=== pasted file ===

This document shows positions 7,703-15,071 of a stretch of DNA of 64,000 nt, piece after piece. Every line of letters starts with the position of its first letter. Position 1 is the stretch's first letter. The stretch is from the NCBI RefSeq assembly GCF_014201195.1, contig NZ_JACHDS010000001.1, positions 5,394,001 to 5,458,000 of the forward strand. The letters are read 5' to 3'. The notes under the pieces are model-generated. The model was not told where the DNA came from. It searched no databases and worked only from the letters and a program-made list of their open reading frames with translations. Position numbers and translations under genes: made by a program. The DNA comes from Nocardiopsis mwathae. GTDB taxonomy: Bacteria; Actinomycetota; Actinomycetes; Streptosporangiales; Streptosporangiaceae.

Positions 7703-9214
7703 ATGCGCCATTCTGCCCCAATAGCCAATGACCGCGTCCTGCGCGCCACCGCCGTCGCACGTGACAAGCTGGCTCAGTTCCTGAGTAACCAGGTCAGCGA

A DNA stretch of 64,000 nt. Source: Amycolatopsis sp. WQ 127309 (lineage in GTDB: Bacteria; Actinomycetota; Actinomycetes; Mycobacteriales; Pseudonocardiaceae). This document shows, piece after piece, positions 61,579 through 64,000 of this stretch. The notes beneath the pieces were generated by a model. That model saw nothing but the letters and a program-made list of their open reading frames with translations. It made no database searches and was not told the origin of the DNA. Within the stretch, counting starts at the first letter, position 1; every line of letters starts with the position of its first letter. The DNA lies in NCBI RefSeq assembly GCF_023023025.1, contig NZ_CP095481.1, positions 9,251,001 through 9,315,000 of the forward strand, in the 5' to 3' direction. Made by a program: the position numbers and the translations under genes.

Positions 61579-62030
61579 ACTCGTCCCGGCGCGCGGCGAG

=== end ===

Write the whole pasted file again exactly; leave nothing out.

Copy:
This document shows positions 7,703-15,071 of a stretch of DNA of 64,000 nt, piece after piece. Every line of letters starts with the position of its first letter. Position 1 is the stretch's first letter. The stretch is from the NCBI RefSeq assembly GCF_014201195.1, contig NZ_JACHDS010000001.1, positions 5,394,001 to 5,458,000 of the forward strand. The letters are read 5' to 3'. The notes under the pieces are model-generated. The model was not told where the DNA came from. It searched no databases and worked only from the letters and a program-made list of their open reading frames with translations. Position numbers and translations under genes: made by a program. The DNA comes from Nocardiopsis mwathae. GTDB taxonomy: Bacteria; Actinomycetota; Actinomycetes; Streptosporangiales; Streptosporangiaceae.

Positions 7703-9214
7703 ATGCGCCATTCTGCCCCAATAGCCAATGACCGCGTCCTGCGCGCCACCGCCGTCGCACGTGACAAGCTGGCTCAGTTCCTGAGTAACCAGGTCAGCGA

A DNA stretch of 64,000 nt. Source: Amycolatopsis sp. WQ 127309 (lineage in GTDB: Bacteria; Actinomycetota; Actinomycetes; Mycobacteriales; Pseudonocardiaceae). This document shows, piece after piece, positions 61,579 through 64,000 of this stretch. The notes beneath the pieces were generated by a model. That model saw nothing but the letters and a program-made list of their open reading frames with translations. It made no database searches and was not told the origin of the DNA. Within the stretch, counting starts at the first letter, position 1; every line of letters starts with the position of its first letter. The DNA lies in NCBI RefSeq assembly GCF_023023025.1, contig NZ_CP095481.1, positions 9,251,001 through 9,315,000 of the forward strand, in the 5' to 3' direction. Made by a program: the position numbers and the translations under genes.

Positions 61579-62030
61579 ACTCGTCCCGGCGCGCGGCGAG